3 tendonitis

Tendonitis is swelling and inflammation of a tendon. It often affects the rotator cuff and usually occurs steadily over time. It can be caused by overuse, awkward movements or positions, or sports like tennis.
Depending on the severity of a person’s tendinitis, doctors may suggest the following treatment approaches:

– Rest
– Physical therapy
– Analgesics
– Corticosteroid injections
– platelet-rich plasma

4 fractures

A shoulder fracture occurs when a bone in the shoulder breaks. Trauma from a car accident, hitting an object, or falling can cause one or more bones in the shoulder to fracture or fracture. This type of injury can be very painful. However, a doctor may need to order an X-ray to distinguish a fracture from other injuries. Affected people should therefore consult a doctor immediately for an accurate diagnosis. Depending on the type of fracture, a person may need to wear a sling and immobilize the shoulder or have surgery. In addition, she may need pain medication and physical therapy.

Fractures can also occur in the following parts of the shoulder:

– Collarbone (clavicle): Children often break their collarbones in an impact or fall.

– Humerus: Fractures of this part are more common in adults, especially the elderly who suffer low-energy falls

– Scapula: Fractures are rare but can occur after a car accident or a serious fall.

5 bursitis

Bursitis is inflammation of the fluid-filled sacs that surround the shoulder joint. In most cases, this is the result of suboptimal repeated use, such as B. in some sports. Medications, rest, and exercise can help heal bursitis, although some people need physical therapy as well. Doctors may also prescribe corticosteroid injections. If bursitis does not respond to any of these treatments, surgery may be needed.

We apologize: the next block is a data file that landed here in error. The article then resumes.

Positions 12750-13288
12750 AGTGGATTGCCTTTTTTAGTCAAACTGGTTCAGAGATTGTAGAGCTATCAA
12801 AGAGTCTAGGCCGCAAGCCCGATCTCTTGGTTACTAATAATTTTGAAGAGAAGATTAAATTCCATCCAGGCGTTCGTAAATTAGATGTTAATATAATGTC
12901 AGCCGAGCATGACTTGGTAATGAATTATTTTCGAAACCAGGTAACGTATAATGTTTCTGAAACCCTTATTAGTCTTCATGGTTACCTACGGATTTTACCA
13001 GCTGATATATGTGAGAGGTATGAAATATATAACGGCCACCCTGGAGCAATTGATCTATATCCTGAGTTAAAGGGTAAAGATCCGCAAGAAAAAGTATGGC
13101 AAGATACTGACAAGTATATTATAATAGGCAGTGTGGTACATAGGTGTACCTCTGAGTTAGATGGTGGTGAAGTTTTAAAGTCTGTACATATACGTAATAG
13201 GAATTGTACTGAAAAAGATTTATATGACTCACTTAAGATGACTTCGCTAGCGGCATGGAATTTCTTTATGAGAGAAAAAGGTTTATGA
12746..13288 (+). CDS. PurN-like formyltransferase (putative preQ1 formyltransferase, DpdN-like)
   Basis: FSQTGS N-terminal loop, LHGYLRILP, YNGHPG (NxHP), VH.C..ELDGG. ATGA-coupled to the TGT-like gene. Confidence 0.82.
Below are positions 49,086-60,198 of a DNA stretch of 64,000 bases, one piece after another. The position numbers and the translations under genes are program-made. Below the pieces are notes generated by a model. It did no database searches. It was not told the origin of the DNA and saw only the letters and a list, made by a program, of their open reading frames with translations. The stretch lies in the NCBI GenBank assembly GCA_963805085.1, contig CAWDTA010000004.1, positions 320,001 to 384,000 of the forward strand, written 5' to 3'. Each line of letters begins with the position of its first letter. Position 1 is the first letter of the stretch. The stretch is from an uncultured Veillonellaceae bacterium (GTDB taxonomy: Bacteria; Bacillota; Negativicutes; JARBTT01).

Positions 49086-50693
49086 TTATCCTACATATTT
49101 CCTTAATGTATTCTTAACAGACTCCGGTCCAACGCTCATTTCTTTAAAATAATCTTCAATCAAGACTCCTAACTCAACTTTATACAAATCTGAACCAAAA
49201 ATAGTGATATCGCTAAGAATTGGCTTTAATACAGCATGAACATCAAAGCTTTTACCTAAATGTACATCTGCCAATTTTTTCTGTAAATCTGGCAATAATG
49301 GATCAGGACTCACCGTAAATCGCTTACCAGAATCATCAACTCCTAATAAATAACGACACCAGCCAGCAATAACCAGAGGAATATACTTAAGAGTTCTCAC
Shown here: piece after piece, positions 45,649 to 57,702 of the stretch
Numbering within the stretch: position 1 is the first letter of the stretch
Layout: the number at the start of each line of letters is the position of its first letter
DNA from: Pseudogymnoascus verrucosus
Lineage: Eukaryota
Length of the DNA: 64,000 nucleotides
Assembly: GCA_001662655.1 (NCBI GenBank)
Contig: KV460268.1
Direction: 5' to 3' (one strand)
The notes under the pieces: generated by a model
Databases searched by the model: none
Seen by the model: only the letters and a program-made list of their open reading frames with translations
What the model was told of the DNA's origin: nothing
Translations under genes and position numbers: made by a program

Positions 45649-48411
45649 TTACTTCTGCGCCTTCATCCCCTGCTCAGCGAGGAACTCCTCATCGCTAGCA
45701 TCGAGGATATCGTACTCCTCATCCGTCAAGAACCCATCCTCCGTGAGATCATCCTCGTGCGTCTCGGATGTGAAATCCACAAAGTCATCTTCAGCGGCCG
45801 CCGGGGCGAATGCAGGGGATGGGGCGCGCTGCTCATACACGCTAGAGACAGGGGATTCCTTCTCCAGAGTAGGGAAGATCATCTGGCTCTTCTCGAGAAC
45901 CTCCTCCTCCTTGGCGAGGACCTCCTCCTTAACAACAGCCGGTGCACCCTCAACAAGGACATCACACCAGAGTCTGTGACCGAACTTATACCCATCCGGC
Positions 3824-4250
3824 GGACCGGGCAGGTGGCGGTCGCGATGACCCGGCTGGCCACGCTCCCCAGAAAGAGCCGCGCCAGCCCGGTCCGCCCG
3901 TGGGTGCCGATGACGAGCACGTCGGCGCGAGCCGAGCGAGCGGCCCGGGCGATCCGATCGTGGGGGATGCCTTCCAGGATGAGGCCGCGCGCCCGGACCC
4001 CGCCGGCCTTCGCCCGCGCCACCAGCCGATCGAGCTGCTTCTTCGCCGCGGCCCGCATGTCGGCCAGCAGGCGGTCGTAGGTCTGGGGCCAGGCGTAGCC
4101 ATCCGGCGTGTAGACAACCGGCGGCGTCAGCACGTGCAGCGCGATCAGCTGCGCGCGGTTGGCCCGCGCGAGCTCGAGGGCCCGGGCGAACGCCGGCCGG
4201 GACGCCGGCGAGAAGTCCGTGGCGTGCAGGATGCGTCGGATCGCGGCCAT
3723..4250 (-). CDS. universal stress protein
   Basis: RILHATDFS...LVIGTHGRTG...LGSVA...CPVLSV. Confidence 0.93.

6 bone spurs

A bone spur is a bone growth that can affect any bone or joint, including the shoulder. Sometimes bone spurs don’t cause symptoms, but they can also be painful or make it difficult to move the shoulder. Arthritis can sometimes cause bone spurs. This can occur when cartilage damage interferes with the production of bone cells, causing them to multiply and form bone spurs, usually along the joint. Pain relievers can help, and bone spurs may not need treatment if they’re not causing symptoms. However, people with symptoms may need surgery to remove the bone spurs.

7 arthritis

Shoulder osteoarthritis is not an injury per se, but it can result from an injury. Arthritis is inflammation of the joints. It can develop because of a chronic condition, such as rheumatoid arthritis, or wear and tear of the cartilage in the joint. Arthritis can cause pain, swelling, and difficulty moving your shoulder or arm. Treatment options depend on the type of arthritis but may include:

– Medicines for arthritis
– Painkiller
– steroid injections
– physical activity
– Physical therapy.
If none of these treatments can provide relief and reduce the pain, a person may need surgical treatment, such as a surgical procedure. B. a joint replacement.


The shoulder plays an important role in many daily activities, whether it’s lifting and reaching, writing, or driving. Therefore, shoulder pain can make normal functioning difficult, and suboptimal repetitive use can cause or worsen shoulder injuries.
People with shoulder pain may try home treatment first, especially if the pain isn’t severe or sudden. Many minor injuries will heal on their own. However, serious injuries are unlikely to get better on their own and may get worse without treatment.
A person should contact a doctor with sudden severe shoulder pain, a suspected shoulder dislocation or fracture, and any shoulder injury that does not improve with home treatment.

* Presse Santé strives to convey health knowledge in a language accessible to all. In NO CASE can the information given replace the advice of a doctor.